Me, a hater of the King James Bible? Who in the world told you that?!

There are Christians who are King James people because they prefer the wonderful language and cadence of the KJV, or who believe (with little evidence, but no matter for now) that it best represents the original Greek text. Overall, with these brothers and sisters, I have no serious quarrel.

But when someone condemns my Bible as a tool of Satan, or suggests that I think the same about their Bible, then I must speak up.

Here we are talking about those who pose the leading question: “Why do people hate the KJV Bible?” This is a “straw man,” attributing a position to someone that they themselves have not expressed. So rather than demonstrate that people hate the King James, they simply claim that it is so. The underlying assumption seems to be: unless you are KING JAMES 4EVER!, then the only possible explanation is that you must be KING JAMES NEVER! And that by extension, if you hate the KJV, then you must hate the Bible. (more…)

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Thoughts on Hebrew and Greek from a Scholar: Will Varner

Thanks to Dr. Will Varner for this article, to which I here post a link. It’s a topic that interests me, but once in a while I come across an article and have to conclude, “This person expresses it so much better than I could, so I’ll just link to their article!”

DO WE NEED TO GET INSIDE THE HEBREW MINDS OF THE NT AUTHORS?

I also recommend my own series that starts with my essay: “But the Greek REALLY says…”: Why Hebrew and Greek are not needed in the pulpit, Part 1

Yeshua? Iesous? Jesus? Some other form? Who’s right?

The reader may download the entire article as a pdf file, especially given the presence of long technical footnotes׃ Shogren_Yeshua Iesous Jesus Some other form Who’s right. The results from the TLG search, mentioned in the article, may be downloaded here: Ιησους in TLG first 1000 references

The headlines are usually IN BOLD PRINT!! With lots of COLOR!!!

names

Having studied the matter, I believe that the Hebrew name for Jesus is Yeshua, but here I’m talking about the extremists. For example, “Satan has had 2000 years of infiltrating the Church, and look at it, full of every sin and evil imaginable and all under the name of Jesus.”[1] The most extreme blog I have found includes this rant: in Spanish it goes on about how those who use the name Jesus instead of Yeshuaʿ are (supposedly) responsible for the Inquisition, the papacy, Satanism, Christian rock music (!), charging people money to go to heaven. Oh, and they are the ones responsible for killing 6.5 million Jews in the Holocaust.[2]

Spanish rant on JesusSo far, the most extreme rant I have found

“Ah,” we hear, “but we must explore the Jewish roots in order to appreciate the gospel!” And of course this is true: I myself spent some years learning how to read Hebrew, and this year I am reading the daily Parashah (the Torah in a year) in Hebrew with a group of friends. I teach our graduate-level course on Jewish backgrounds of the New Testament. I read the Mishnah, the Dead Sea Scrolls. All to say that I do appreciate, I think, the Jewish background of the faith.

No, what I am talking about here is the kind of people who blog and YouTube about Hebrew Roots and Sacred Names but who themselves know a little Hebrew at best, relying on others’ comments or the Strong’s Concordance for their information, people who must resort to copying and pasting Hebrew and Greek words from other sources.[3]

The premise of their argument, with some variations, is:

  1. “It is impossible to ‘translate’ a name from one language to another. Therefore, the Savior’s name has to remain in its Hebrew form.”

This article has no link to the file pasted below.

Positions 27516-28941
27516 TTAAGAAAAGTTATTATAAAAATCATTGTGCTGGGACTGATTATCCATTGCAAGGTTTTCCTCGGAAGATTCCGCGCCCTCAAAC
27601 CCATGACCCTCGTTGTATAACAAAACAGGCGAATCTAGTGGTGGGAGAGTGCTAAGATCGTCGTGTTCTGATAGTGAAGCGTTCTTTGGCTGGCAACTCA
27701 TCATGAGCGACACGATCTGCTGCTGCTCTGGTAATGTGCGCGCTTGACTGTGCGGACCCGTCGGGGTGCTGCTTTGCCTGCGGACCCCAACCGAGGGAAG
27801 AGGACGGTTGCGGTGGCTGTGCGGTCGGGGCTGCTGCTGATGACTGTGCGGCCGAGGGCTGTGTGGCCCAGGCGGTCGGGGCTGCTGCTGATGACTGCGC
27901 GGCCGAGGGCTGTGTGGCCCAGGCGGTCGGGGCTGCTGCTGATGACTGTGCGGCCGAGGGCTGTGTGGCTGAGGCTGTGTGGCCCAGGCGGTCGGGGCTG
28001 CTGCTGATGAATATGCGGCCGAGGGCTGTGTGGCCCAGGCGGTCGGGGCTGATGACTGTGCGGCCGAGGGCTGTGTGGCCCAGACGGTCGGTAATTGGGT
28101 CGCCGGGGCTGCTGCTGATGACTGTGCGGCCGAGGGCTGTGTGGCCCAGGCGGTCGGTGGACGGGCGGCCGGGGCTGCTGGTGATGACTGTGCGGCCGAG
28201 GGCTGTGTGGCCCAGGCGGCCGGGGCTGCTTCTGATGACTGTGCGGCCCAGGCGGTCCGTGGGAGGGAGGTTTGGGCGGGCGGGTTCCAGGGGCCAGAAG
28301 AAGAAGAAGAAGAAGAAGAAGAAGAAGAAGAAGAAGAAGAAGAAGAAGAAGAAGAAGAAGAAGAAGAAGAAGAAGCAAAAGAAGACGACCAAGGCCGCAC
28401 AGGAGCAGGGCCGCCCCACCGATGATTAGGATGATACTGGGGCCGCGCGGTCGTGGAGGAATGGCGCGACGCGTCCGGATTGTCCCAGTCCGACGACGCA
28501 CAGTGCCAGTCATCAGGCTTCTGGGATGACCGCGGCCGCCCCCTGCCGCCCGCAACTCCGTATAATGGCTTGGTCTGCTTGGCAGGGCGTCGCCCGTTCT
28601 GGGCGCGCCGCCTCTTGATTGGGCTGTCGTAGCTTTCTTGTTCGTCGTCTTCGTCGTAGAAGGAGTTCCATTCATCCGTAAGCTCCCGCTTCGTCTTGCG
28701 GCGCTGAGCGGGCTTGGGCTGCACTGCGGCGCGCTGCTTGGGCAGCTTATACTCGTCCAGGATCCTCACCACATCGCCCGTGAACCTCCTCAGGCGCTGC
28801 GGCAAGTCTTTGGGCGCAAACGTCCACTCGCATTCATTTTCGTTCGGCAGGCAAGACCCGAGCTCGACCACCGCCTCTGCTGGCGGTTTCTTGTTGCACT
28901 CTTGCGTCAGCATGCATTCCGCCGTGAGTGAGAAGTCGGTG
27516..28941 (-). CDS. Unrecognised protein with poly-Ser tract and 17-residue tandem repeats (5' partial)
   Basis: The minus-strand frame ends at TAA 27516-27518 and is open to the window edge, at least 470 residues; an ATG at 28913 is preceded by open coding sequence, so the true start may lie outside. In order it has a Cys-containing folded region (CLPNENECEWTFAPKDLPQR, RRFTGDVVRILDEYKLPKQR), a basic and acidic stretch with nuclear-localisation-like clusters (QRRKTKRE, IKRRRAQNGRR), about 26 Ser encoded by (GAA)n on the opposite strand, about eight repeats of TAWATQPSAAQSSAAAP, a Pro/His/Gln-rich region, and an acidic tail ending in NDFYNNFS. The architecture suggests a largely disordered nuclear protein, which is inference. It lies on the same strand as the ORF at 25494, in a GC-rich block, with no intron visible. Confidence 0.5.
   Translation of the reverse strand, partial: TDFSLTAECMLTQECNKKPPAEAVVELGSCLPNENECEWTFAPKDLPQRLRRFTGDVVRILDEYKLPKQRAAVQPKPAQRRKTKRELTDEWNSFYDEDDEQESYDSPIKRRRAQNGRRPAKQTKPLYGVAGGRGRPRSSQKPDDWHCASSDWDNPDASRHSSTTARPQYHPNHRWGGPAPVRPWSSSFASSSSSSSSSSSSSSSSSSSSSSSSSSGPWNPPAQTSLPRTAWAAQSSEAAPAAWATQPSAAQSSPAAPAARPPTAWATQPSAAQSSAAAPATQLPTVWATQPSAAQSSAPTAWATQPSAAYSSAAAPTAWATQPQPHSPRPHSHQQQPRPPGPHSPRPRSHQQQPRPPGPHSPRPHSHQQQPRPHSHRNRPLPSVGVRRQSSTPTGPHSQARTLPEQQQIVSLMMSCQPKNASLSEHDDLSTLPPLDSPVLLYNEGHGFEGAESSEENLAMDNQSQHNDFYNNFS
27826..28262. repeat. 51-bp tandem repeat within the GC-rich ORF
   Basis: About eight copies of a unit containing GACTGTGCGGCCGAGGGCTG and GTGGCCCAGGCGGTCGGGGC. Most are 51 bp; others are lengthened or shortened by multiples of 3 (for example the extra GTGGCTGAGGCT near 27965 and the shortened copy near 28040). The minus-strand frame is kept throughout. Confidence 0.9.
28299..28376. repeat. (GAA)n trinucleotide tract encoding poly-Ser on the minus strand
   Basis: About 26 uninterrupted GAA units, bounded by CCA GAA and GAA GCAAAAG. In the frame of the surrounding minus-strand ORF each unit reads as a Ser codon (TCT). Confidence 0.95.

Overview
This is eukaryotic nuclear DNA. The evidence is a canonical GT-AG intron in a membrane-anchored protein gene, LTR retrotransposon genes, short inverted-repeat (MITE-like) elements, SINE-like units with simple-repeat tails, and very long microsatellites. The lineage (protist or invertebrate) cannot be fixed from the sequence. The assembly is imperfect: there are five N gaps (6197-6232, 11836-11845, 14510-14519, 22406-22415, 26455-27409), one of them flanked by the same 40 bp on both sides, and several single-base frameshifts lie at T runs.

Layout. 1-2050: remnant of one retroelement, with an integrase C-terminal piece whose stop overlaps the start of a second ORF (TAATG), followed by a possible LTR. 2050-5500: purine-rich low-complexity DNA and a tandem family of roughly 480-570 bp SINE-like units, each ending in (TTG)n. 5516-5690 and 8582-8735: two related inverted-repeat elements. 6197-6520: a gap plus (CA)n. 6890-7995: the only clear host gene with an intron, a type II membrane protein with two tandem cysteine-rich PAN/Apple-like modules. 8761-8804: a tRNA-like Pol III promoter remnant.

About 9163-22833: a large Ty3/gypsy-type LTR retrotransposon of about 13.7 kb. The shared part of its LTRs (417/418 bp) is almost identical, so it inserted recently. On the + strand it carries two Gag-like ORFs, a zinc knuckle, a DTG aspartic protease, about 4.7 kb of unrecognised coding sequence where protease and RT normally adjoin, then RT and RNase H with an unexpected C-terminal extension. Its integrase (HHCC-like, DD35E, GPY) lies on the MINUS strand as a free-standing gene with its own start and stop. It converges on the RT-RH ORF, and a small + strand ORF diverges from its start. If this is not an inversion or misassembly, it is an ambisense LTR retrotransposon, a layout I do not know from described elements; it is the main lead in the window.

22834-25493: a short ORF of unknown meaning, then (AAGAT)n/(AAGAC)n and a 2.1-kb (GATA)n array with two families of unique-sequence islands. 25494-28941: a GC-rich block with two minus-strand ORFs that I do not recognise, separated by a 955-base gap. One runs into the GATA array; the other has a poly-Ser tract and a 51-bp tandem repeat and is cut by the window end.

2. “The name Iesous (the Greek form of the name of Yeshuaʿ) did not even exist before the crucifixion; it was invented by the Romans (or the Jews. Or the Catholic Church. Or Constantine[4])!”
  3. Iesous is a pagan Greek name.”
  4. Iesous has nothing to do etymologically with the Hebrew name Yeshuaʿ.”
  5. “Yeshuaʿ has a meaning in Hebrew, but Iesous does not mean anything in Greek.”
  6. Iesous was fabricated by an enemy of the faith and means ‘Behold the horse!’ Or maybe ‘a pig’ or ‘Hail, Zeus’ or some such thing.”
  7. “The use of Iesous or Jesus or other forms is a plot by the Vatican to blaspheme God and the Savior. If you use that form, you have fallen into their trap and are apostate.”
  8. “Greek or Latin names are by definition polluted with paganism; therefore, the Lord could not have the name Iesous.”
  9. “If you claim to follow Jesus, then you cannot be saved, because there is ‘no other name by which we can be saved’ except for Yeshuaʿ.”

This line of thinking is rife with historical and linguistic errors, and is logically self-contradictory. It fails to explain how the name Iesous could be applied over 1270 times to the Lord in the New Testament, let alone in all the literature of the early church, without a single exception. Let’s take these arguments one by one

1. “It is impossible to ‘translate’ a name from one language to another.” FALSE!

The example that always come up is, “George Bush is George Bush all around the world! You wouldn’t say ‘Jorge Bush,’ because names cannot change!” Well, let’s retire this claim from the outset: two minutes with Google reveals that George H. W. Bush is sometimes called Jorge in Spanish,[5] Giorgio in Italian,[6] and with the French form Georges, as in this article.[7]

Georges

In fact, names can change from one language to another. We could multiply examples: Why do the Italians call the king of France Luigi XIV, but the Spaniards say he is Luis XIV? Why don’t they say Louis XIV, like the French do? In English why do they say Christopher Columbus; in Spanish Cristóbal Colón? Why don’t they say it the right, Italian, way, Cristoforo Colombo? (more…)

“But the Greek REALLY says…” Why Greek and Hebrew are not needed in the pulpit, Part 3

In Part 1 and Part 2 I offered one individual’s philosophy of Expository Preaching without Ancient Words:

  • I use the biblical languages, virtually daily. [1]
  • I cannot remember the last time I did not study the Hebrew or Greek when I was preparing a sermon.
  • I cannot remember the last time I did use a Hebrew or Greek word when I was preaching a sermon.
  • The better I study the original text, the easier I find it is to explain its meaning in plain English/Spanish.